Three Republican representatives are calling on the FDA to take a closer look at the applications including only clinical data from China.

The letter to FDA commissioner Rob Califf late last week comes as the agency recently rejected Eli Lilly’s anti-PD-1 antibody, which attempted to bring China-only data but ran into a bruising adcomm that may crush the hopes of any other companies looking to bring cheaper follow-ons based only on Chinese data.

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Janet Woodcock may have one of the most historically long and drug-intense tenures in FDA history, but her new role is outside of all things pharma and the once-acting FDA commissioner isn’t looking back.

“No I really don’t look back,” Woodcock told Endpoints News via email on Monday morning. “Yes I will be transitioning. Longer discussion on infrastructure needed.”

Özlem Türeci, BioNTech co-founder and Uğur Şahin, BioNTech CEO

Third dose bumps up ef­fi­ca­cy of Pfiz­er-BioN­Tech's Covid-19 vac­cine in youngest group of chil­dren to 80%

Pfizer and BioNTech said Monday that they’re ready to approach the FDA this week with early data for their booster shot for Covid-19 vaccine in the youngest age group (6 months to under 5 years), which showed 80.3% efficacy based on 10 symptomatic Covid cases identified beginning seven days after the third dose.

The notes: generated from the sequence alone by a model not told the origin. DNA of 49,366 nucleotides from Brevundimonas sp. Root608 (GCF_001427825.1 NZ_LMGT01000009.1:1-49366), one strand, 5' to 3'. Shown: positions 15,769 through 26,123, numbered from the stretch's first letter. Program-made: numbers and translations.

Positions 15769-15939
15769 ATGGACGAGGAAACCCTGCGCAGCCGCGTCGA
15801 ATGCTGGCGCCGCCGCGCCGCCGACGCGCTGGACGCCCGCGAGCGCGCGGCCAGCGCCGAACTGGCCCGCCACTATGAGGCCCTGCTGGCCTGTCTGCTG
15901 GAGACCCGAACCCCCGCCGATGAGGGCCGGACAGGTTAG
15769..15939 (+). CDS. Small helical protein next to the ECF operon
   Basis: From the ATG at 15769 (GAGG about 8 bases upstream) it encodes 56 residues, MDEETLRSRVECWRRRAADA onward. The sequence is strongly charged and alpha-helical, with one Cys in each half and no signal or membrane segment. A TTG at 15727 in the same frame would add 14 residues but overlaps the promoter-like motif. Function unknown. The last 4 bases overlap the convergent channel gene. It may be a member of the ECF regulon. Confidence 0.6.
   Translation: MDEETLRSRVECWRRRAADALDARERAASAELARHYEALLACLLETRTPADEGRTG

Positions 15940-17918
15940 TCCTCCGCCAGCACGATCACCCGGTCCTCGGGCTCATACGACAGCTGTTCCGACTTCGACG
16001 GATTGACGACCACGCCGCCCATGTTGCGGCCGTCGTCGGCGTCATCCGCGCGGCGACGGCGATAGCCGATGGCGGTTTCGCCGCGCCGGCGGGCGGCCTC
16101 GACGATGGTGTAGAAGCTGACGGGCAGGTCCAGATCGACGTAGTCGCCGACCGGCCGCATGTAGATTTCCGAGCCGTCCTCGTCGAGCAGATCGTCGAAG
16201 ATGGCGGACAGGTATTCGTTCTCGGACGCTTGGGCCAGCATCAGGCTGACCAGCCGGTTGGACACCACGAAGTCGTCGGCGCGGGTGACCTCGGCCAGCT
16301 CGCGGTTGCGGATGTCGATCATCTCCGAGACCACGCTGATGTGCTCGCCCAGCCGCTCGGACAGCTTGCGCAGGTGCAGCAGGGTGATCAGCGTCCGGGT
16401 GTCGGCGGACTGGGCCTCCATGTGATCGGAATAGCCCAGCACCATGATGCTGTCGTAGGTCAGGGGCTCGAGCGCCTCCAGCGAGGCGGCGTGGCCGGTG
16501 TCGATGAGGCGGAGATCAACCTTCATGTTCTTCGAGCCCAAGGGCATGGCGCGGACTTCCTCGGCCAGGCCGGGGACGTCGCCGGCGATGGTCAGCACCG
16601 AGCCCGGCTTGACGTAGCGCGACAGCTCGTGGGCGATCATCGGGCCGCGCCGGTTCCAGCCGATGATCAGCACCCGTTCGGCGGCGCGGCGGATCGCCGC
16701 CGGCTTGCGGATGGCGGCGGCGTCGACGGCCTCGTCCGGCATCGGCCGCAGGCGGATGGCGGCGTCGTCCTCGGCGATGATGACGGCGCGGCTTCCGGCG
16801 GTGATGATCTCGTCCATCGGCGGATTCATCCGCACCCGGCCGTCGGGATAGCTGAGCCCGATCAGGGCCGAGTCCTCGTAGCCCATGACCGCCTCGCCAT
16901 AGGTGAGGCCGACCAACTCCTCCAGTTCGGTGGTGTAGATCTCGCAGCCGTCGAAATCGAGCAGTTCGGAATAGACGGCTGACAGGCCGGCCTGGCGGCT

“The study suggests that a low 3-ug dose of our vaccine, carefully selected based on tolerability data, provides young children with a high level of protection against the recent COVID-19 strains,” Uğur Şahin, CEO and co-founder of BioNTech said in a statement. “We are preparing the relevant documents and expect completing the submission process to the FDA this week, with submissions to EMA and other regulatory agencies to follow within the coming weeks.”

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Cracks in the fa­cade: Is phar­ma's pan­dem­ic ‘feel good fac­tor’ wan­ing?

The discordant effects of the Covid-19 pandemic on pharma reputation continues. While the overall industry still retains a respectable halo from its Covid-19 quick response and leadership, a new patient group study reveals a different story emerging in the details.

On one hand, US patient advocacy groups rated the industry higher-than-ever overall. More than two-thirds (67%) of groups gave the industry a thumbs up for 2021, a whopping 10 percentage point increase over the year before, according to the PatientView annual study, now in its 9th year.

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Adar Poonawalla, Serum Institute of India CEO (Dhiraj Singh/Bloomberg via Getty Images)

Covid-19 roundup: Serum In­sti­tute eyes Africa for glob­al ex­pan­sion — re­port; Jun­shi an­tivi­ral hits pri­ma­ry end­point in late-stage tri­al

After Serum Institute CEO Adar Poonawalla announced last month that the world’s largest vaccine maker stopped producing doses of Covid-19 vaccines back in December, the institute is looking to expand.

The CEO told Reuters Monday that the company is considering establishing its first manufacturing plant in Africa in its next step toward global expansion after successfully mass producing and selling hundreds of millions of Covid-19 vaccine doses out of its India-based facilities.